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I am currently developing a crossplatform app, this should run on a Google GLASS (Android 4.0.4), a smartphone (Android 4.0.4 or newer) and another wearables. At least it will be ICS – Ice Cream Sandwich version.
This app provides me with event-driven different Views, triggered by the user or the system (Network - Event).
For the controlling by the user, I want to implement speech recognition, which just needs to recognize numbers or at least single digits and the commands forward and backward. It is important that it also works offline, it should work in background when the application is running and shouldn’t cover the user interface.
Related Work :
SpeechRecognizer seems to have the offline functionality only with jellybean, (haven’t found a way to use it on Android 4.0.4).
Implementing a custom IME and the use of VoiceTyping seems to me to be very expensive and dirty. (like Utter!, btw. really nice work!)
First attempts to use pocketsphinx haven’t been successful yet...
Would be very happy about your help and any suggestions what could be helpful for me.

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for offline speech recognition on icecream sandwich you can try recently updated pocketsphinx demo for android – Nikolay Shmyrev Jan 14 '14 at 15:52
I have already tried this demo, the app is installed, but the commands are not recognized ... I have not yet figured it out why. in logcat I can see no error, everything seems to load ... – Jan 15 '14 at 7:32
The demo creates raw files in /mnt/sdcard/data/Android/edu.cmu.pocketsphinx, share them. – Nikolay Shmyrev Jan 15 '14 at 11:17
@NikolayShmyrev I'm sure you mean the /mnt/sdcard/Android/data/edu.cmu.pocketsphinx.demo/files dir... raw files thx – Jan 15 '14 at 12:03
Can you share logcat too? Also are you using the version from yesterday? It was broken before but was updated just yesteray. – Nikolay Shmyrev Jan 15 '14 at 14:10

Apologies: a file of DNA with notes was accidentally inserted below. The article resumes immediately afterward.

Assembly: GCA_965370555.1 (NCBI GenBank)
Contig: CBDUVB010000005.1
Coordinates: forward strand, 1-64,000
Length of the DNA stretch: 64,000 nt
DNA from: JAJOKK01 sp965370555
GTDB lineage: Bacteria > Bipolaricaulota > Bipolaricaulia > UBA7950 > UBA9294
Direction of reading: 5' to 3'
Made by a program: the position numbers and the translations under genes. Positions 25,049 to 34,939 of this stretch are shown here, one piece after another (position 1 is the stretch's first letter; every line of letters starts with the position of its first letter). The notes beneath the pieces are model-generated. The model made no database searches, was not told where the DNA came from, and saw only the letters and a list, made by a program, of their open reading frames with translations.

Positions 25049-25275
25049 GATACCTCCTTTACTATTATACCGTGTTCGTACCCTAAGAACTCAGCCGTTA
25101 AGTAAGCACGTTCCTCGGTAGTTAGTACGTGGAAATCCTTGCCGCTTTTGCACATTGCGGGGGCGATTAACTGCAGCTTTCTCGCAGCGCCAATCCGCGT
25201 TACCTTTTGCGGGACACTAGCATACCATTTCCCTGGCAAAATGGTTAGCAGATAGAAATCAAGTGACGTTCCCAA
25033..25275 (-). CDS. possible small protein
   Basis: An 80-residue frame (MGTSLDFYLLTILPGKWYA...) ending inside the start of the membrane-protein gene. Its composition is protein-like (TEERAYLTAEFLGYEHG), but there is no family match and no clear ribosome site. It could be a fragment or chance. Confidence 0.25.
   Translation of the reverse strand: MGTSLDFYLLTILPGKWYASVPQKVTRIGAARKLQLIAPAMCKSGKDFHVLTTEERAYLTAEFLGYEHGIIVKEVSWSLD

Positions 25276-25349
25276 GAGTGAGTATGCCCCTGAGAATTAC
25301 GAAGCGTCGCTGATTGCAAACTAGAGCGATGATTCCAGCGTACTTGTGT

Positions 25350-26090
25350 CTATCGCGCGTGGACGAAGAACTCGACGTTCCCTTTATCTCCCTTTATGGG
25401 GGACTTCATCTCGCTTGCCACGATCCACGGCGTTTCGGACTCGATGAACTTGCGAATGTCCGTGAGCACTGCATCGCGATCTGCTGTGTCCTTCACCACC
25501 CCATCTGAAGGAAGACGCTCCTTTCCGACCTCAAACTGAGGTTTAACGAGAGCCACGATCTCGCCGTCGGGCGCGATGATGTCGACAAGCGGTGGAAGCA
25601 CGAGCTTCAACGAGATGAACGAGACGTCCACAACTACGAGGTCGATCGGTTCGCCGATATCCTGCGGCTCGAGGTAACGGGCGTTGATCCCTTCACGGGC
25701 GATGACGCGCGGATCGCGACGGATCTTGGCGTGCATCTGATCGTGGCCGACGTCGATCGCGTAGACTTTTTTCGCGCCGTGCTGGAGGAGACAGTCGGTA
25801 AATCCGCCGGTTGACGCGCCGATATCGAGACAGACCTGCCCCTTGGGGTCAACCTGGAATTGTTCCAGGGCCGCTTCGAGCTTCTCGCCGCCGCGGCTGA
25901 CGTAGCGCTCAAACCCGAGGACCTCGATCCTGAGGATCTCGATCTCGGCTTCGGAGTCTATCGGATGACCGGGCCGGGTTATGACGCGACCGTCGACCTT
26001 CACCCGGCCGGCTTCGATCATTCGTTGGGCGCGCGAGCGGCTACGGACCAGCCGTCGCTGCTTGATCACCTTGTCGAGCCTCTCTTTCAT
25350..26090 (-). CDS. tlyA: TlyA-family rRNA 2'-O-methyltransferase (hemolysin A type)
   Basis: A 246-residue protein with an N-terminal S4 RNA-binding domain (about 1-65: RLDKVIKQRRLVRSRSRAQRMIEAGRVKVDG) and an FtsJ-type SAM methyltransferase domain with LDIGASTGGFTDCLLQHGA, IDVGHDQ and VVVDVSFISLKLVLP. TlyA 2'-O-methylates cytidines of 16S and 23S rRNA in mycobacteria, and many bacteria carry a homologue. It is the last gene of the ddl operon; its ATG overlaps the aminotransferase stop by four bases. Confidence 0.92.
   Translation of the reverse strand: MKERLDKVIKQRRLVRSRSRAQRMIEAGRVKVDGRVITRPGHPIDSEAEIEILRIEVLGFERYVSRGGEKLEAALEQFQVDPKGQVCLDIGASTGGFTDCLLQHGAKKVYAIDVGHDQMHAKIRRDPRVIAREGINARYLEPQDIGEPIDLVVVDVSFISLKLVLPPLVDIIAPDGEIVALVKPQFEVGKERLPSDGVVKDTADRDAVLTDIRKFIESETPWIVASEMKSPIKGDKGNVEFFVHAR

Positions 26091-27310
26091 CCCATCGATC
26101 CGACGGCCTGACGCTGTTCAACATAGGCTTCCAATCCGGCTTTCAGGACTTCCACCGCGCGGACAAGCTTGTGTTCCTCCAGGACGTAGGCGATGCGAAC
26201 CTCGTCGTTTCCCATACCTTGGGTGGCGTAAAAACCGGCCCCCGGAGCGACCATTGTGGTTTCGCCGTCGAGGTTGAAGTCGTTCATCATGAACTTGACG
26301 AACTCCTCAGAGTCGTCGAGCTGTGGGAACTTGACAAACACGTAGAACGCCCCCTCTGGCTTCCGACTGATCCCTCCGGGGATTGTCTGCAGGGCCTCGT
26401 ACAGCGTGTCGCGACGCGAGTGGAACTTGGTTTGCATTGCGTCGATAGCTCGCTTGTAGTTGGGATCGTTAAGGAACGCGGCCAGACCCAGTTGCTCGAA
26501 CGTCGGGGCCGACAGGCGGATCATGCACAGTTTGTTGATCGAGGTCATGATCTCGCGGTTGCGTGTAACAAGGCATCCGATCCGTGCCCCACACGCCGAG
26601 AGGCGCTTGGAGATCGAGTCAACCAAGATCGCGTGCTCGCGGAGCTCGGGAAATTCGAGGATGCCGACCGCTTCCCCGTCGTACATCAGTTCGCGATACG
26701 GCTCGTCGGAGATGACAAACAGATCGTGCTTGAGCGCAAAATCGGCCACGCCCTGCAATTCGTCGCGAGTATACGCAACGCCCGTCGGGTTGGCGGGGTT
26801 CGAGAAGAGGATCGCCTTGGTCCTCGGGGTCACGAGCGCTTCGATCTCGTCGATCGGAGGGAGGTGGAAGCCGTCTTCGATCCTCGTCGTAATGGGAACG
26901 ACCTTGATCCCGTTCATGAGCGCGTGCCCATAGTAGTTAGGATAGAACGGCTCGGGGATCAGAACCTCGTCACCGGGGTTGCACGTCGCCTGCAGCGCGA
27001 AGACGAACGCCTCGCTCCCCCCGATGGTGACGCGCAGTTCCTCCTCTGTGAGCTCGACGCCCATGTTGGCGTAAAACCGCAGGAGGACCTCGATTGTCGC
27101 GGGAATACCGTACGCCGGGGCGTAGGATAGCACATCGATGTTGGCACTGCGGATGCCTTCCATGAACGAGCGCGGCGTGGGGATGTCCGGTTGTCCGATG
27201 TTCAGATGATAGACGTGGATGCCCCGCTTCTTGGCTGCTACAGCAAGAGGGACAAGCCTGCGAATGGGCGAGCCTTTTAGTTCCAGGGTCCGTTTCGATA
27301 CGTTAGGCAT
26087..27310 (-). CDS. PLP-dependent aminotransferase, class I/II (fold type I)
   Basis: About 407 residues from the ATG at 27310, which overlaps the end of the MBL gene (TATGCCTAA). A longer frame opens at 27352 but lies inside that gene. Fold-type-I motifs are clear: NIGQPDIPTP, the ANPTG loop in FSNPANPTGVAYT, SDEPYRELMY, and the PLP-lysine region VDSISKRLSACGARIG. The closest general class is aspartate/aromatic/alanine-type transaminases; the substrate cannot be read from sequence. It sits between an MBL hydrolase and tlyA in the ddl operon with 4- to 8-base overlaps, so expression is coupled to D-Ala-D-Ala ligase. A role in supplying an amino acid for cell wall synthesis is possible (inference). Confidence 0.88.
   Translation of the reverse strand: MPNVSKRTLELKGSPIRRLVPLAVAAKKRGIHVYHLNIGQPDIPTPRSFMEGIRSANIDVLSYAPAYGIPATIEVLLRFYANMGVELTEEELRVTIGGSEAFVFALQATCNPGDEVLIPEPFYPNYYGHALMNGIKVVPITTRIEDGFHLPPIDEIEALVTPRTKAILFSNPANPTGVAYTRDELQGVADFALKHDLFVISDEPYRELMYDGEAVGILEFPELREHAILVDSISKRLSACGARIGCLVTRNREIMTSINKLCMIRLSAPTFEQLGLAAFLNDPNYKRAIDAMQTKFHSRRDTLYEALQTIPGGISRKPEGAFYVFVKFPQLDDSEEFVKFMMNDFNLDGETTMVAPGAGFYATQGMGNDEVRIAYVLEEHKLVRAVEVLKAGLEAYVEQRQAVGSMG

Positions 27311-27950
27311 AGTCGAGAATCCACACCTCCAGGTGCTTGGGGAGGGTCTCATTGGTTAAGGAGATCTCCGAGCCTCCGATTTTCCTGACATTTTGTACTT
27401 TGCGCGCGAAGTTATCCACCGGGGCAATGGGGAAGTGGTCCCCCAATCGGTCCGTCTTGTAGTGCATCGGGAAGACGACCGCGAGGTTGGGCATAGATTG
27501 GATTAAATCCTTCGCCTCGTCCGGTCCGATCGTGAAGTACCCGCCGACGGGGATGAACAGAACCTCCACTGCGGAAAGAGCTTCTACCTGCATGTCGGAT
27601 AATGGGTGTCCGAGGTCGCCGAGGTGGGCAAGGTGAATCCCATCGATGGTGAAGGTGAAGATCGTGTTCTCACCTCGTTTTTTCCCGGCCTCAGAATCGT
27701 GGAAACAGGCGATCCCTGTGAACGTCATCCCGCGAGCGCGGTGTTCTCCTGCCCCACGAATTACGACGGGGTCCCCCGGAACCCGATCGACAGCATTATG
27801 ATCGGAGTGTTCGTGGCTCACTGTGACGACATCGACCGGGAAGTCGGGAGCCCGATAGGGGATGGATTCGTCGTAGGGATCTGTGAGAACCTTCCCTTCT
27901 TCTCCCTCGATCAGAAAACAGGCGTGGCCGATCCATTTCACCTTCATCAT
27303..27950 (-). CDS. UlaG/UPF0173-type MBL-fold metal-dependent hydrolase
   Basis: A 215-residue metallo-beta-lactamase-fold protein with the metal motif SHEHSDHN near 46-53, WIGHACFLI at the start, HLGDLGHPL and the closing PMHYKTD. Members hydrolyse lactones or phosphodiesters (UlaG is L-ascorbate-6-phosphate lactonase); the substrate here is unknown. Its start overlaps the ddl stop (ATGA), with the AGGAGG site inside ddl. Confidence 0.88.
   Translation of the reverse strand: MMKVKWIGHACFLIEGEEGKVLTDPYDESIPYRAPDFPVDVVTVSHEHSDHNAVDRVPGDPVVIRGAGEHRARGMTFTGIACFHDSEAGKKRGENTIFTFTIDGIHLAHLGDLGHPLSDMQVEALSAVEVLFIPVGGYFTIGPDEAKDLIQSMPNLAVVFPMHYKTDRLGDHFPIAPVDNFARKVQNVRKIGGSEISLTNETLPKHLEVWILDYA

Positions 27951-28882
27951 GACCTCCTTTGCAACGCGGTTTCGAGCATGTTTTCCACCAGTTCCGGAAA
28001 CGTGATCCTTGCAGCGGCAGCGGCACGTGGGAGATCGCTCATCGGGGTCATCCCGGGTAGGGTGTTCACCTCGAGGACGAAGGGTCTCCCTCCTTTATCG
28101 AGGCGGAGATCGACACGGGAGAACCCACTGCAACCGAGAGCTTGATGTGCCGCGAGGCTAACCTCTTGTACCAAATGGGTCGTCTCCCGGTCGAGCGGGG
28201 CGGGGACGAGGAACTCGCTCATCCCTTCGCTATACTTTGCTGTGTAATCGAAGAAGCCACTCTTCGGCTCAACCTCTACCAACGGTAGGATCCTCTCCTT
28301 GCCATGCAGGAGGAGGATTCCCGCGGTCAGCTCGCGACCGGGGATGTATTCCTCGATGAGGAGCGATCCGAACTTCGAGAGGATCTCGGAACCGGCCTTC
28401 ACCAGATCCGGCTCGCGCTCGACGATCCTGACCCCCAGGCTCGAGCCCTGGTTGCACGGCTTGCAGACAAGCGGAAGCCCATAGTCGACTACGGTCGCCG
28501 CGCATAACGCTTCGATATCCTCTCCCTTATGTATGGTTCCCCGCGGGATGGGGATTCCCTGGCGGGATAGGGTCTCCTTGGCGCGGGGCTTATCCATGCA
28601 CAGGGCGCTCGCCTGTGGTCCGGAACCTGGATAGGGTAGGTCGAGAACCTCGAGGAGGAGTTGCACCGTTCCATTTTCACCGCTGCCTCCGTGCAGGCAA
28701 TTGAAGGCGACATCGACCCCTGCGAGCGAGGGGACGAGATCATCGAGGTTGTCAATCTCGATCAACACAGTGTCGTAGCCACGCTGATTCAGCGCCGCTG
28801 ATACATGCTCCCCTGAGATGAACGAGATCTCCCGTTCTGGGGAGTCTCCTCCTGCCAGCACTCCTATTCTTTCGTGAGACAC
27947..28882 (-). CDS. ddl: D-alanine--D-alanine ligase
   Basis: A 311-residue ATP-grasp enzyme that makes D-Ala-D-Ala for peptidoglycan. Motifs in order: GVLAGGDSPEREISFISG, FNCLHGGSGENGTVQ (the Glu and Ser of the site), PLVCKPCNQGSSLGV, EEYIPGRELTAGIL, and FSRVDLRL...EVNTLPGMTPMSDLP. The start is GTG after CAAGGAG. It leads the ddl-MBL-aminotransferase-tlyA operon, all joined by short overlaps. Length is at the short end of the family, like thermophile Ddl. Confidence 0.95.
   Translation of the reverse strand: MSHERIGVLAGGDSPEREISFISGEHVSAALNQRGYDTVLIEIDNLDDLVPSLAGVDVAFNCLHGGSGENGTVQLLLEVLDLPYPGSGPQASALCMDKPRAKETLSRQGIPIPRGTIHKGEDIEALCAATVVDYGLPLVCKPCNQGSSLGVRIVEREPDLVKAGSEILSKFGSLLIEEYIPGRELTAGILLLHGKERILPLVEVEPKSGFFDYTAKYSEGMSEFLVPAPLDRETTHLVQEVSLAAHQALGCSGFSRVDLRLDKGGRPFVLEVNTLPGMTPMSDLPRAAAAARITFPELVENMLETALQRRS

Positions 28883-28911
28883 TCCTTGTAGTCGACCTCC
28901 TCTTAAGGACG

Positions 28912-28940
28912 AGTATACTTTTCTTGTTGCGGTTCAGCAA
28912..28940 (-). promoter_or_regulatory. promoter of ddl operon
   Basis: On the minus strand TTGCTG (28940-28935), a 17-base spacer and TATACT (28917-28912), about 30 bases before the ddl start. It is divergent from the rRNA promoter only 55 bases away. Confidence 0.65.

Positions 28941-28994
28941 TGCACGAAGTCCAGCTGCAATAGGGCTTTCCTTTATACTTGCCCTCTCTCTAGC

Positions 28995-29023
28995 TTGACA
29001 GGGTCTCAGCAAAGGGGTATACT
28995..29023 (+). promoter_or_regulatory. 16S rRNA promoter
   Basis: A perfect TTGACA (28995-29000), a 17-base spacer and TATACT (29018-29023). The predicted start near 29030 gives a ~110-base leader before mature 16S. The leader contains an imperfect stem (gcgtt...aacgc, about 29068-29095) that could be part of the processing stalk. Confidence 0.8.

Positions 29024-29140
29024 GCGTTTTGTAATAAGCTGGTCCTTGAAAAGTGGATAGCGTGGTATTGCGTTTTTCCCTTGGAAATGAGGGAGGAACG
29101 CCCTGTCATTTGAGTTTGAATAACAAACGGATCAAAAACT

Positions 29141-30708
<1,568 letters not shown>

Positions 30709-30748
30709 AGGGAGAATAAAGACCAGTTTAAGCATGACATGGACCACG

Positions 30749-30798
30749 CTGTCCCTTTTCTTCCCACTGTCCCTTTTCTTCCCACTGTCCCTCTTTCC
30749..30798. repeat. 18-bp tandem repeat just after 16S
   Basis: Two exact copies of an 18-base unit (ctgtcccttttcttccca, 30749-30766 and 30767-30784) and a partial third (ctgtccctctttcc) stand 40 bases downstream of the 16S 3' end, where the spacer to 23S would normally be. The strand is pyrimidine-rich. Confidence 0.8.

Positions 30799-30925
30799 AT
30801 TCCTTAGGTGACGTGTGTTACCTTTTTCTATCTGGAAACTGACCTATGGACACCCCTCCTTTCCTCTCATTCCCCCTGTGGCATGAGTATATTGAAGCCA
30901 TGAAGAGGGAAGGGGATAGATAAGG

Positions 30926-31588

up vote 2 down vote accepted

The offline voice capabilities of Jelly Bean are handled by the Google Search application internally. There has been no change to either the RecognizerIntent or the SpeechRecognizer API.

This isn't ideal for what you want to achieve, as having a dependency to a closed sourced application that isn't cross platform will throw a spanner in the works.... Regardless of that, a simple offline = true parameter is nowhere to be seen and you'll end up having to coerce this behaviour. I have requested this parameter by the way!

Google handle their wake up phrase with a dedicated processor core, but it looks unlikely that the manufacturers intend to expose this functionality to anyone other than OEMs.

That leaves other alternative recognition providers, that have RESTful services, such as iSpeech, AT&T and Nuance, but again, you'll be murdering the battery and using significant data if you take this approach. Not to mention the audio conflicts that occur on the Android platform.

Finally, you end up with Sphinx. At present, I consider it the only viable solution to lower the resource usage, but it doesn't get around the audio conflict issues. I've been working on getting it running within my application for a long time, but I still have major issues with false positives that have stopped me including it in production.

It is probably your only option until Google, processor manufactures and OEMs work out how to offer such functionality, without every application installed on the device wanting a piece of the action, which is inevitable.....

I'm not sure this response actually provided and answer, more excludes some!

Good luck

EDIT: In an environment of wearables, such products will have access to the dedicated cores - at least they need to make sure they do and use a processor with such capabilities. From my interaction with companies developing such tech, they often overlook this or are unaware of its necessity.

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Thanks for the comprehensive overview, I'll try with PocketSphinx lib to implement it probably. I see that you already have a lot of experience in this case. So I mark this answer as accepted, and I hope that soon there will come an better offline solution. – Jan 16 '14 at 11:38

I want to propose a partial answer to your question. Since you want the speech recognition not to interfere with the UI, you could create a Service, with it you can make it a continuous speech recognizer, avoid the graphical widget and avoid the "beep" sound. I used the following way and worked fine for me: Android Speech Recognition Continuous Service

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